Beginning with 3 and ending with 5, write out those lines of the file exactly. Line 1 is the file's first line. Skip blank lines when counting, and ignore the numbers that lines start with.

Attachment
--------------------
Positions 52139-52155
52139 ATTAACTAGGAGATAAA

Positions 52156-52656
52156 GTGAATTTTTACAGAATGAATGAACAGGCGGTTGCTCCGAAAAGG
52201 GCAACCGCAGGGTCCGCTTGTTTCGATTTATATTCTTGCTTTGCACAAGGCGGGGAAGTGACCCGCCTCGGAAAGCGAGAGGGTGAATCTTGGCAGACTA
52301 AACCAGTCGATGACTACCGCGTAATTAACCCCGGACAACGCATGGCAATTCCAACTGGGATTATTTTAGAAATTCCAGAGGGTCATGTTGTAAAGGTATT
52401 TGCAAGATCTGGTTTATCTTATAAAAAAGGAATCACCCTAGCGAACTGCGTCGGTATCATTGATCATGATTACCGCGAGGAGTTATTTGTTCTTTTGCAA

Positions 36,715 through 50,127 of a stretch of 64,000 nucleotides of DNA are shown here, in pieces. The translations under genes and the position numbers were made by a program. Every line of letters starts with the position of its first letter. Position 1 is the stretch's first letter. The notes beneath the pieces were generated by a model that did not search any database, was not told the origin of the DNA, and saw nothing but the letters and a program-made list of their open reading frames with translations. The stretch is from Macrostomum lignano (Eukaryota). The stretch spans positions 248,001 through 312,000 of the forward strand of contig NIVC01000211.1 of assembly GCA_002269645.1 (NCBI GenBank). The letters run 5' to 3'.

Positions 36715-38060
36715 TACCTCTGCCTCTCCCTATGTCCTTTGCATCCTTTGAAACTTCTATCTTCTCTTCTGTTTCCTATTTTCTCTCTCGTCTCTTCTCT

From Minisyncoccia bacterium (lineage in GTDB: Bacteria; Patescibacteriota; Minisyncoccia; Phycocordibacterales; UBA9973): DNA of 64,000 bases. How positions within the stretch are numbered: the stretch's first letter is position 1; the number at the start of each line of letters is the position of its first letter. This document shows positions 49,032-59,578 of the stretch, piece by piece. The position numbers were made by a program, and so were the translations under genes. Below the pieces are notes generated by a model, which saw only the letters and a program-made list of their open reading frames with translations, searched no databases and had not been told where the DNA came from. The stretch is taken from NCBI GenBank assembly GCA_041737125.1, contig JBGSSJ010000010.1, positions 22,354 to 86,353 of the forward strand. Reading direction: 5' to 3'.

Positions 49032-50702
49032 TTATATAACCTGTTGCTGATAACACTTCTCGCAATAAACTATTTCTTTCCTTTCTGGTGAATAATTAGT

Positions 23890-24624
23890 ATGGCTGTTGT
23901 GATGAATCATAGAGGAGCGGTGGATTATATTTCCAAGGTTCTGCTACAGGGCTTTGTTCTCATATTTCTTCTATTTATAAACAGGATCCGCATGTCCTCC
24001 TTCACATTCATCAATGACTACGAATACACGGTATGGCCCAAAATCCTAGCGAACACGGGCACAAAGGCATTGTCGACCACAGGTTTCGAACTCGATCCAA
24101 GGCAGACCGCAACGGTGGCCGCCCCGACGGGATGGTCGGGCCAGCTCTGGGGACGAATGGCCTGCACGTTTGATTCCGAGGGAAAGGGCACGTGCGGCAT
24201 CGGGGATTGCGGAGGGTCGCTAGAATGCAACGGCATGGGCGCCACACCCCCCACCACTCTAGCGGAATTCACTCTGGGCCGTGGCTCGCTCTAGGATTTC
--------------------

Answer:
Positions 52156-52656
52156 GTGAATTTTTACAGAATGAATGAACAGGCGGTTGCTCCGAAAAGG
52201 GCAACCGCAGGGTCCGCTTGTTTCGATTTATATTCTTGCTTTGCACAAGGCGGGGAAGTGACCCGCCTCGGAAAGCGAGAGGGTGAATCTTGGCAGACTA